Yesterday, today and tomorrow

20 November 2017
Here at our place Mondays are the same as Thursdays, Thursdays the same as Sundays; each day we get up and usually know what we have to do. If you don't live this way, you'd probably think it's a bit slow and possibly dull. But when I tell someone what I'm doing on any given day they're usually surprised and I think they wonder why I bother.

 Hanno and Jamie sorting out the phonecards Kerry used to collect when he was young.
 Sunny's birthday lunch on Saturday.

Above and below: a recent lunch - stuffed capsicums/peppers and corn.

When we were in Tasmania last year, Hanno bought a pair of cashmere and merino gloves from the wool shop at Salamanca. They're so soft and light and very warm. Hanno has had a problem keeping his right hand warm since he had an accident a couple of years ago and gloves help a lot during winter.
During a recent clean-up, I found the gloves and noticed they both had a few moth holes. I didn't have wool that matched exactly, but I had grey wool, so I set out to darn the gloves so they could be used in years to come. Darning is simply a matter of providing a surface to work on under the hole - I used a darning mushroom - and then with a darning needle, threading the needle through the threads that are still there and slowly rebuilding stitches over the hole.  If you want to learn this valuable skill, there are many videos online but I like this one because it clearly shows the process.
You can see the repaired hole above right in the middle of the glove but you can't see the other five holes I repaired. Finishing off the repair with a damp cotton cloth and a hottish iron, helps the repair blend in a bit more because it flattens the stitches.  Now I'm storing the gloves in a plastic bag and hopefully, every time they're brought out to be used in winter, they'll be ready to wear again. And again.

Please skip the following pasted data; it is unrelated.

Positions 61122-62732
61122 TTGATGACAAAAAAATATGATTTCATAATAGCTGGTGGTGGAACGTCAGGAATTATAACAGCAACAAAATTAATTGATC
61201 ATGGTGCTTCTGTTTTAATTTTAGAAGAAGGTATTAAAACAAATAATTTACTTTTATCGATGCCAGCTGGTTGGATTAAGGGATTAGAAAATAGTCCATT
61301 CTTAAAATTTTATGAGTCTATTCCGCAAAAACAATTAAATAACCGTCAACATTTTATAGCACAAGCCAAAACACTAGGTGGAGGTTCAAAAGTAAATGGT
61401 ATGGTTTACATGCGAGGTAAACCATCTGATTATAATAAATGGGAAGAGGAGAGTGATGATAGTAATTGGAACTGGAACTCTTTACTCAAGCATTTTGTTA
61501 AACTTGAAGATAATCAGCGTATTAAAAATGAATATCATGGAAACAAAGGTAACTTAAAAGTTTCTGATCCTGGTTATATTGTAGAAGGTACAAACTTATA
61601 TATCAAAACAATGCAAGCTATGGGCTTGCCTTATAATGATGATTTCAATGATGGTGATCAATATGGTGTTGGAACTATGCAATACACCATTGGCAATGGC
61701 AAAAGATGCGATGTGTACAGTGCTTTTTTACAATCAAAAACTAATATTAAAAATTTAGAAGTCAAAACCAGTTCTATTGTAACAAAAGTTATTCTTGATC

Most people now throw out clothing that might be saved with a small repair. And yes, I used to be one of those people, but now I'm more prudent and I understand the reason for spending a little bit of time to keep using what we have for as long as we can.  For me, it has very little to do with economics. It's more about doing as much as I can and investing my time and effort into activities which enrich to our lives here without adding to the increasing burden being shouldered by our planet.

If you visit us on any given day, we'll be repairing things around the house, cleaning, cooking, baking, growing food and generally taking care of ourselves and what we own. We could go to the shop and replace what is broken or torn but there is an exquisite art to life and I don't think consumerism is part of it. I think the art in all our lives is developed by exercising our creativity, developing our techniques and using the talents we have to sustain ourselves, even when the force of modern life tries to break through to disturb the serenity and simplicity of each day. It is an incredibly satisfying way to spend the life hours we have but a great shame that not nearly enough of us are doing it.